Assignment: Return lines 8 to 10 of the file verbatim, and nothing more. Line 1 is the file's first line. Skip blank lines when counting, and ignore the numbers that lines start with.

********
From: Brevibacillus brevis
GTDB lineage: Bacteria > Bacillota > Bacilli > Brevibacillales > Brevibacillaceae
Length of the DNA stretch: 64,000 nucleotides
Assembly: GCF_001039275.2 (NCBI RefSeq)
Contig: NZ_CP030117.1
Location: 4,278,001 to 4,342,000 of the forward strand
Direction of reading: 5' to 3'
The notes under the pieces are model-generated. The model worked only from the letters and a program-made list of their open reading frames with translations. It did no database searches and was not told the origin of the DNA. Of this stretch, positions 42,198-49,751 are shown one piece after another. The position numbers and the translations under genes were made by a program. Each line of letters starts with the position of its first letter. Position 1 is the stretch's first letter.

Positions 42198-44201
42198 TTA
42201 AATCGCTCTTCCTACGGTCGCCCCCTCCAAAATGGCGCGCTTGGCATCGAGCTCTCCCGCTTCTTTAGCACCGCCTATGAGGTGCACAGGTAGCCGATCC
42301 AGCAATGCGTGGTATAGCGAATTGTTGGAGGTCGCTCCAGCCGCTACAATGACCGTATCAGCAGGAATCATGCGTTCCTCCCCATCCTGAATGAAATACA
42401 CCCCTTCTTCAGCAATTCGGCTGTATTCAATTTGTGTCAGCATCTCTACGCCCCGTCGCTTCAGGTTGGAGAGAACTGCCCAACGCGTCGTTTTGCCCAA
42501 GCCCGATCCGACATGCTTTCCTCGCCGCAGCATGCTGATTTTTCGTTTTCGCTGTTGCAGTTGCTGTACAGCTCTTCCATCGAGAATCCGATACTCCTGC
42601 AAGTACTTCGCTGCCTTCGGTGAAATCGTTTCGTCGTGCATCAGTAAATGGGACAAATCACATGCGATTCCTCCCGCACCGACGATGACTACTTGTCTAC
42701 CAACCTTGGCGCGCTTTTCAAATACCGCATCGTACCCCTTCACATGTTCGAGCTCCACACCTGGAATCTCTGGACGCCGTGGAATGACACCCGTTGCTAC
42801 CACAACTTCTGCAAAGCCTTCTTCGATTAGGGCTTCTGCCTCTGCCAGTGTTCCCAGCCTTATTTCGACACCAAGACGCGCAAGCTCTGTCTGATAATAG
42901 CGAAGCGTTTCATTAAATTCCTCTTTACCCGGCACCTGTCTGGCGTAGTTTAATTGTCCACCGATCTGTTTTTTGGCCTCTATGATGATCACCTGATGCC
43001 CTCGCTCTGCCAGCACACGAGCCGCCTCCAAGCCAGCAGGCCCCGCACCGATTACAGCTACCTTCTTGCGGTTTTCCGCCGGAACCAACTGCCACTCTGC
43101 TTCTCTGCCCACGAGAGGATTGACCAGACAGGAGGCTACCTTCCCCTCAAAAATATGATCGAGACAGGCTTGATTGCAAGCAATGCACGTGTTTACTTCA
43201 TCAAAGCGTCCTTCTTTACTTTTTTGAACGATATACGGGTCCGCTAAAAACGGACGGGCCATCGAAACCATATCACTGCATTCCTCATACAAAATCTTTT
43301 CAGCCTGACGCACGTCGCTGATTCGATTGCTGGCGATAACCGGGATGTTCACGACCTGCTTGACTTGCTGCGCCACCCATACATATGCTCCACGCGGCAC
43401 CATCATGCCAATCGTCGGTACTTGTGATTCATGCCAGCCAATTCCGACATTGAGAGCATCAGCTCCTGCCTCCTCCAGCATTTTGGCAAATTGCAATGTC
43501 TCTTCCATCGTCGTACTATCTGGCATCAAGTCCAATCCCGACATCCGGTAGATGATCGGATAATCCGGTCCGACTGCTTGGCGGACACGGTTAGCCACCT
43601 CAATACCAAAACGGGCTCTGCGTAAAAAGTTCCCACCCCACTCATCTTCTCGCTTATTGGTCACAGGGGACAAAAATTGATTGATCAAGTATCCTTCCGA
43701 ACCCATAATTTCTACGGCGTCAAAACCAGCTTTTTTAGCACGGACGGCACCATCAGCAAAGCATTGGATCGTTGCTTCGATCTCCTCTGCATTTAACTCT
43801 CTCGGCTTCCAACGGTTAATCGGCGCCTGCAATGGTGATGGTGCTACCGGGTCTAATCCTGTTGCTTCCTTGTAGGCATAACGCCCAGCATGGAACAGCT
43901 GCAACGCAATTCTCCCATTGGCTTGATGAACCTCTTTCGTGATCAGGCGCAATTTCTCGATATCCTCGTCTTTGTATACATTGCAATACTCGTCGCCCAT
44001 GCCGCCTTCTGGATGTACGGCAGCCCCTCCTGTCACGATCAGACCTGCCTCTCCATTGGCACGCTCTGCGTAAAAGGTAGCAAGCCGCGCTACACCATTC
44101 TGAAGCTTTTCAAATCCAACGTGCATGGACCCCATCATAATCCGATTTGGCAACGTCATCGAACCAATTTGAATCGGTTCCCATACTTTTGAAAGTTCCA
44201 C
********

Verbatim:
The notes under the pieces are model-generated. The model worked only from the letters and a program-made list of their open reading frames with translations. It did no database searches and was not told the origin of the DNA. Of this stretch, positions 42,198-49,751 are shown one piece after another. The position numbers and the translations under genes were made by a program. Each line of letters starts with the position of its first letter. Position 1 is the stretch's first letter.

Positions 42198-44201
42198 TTA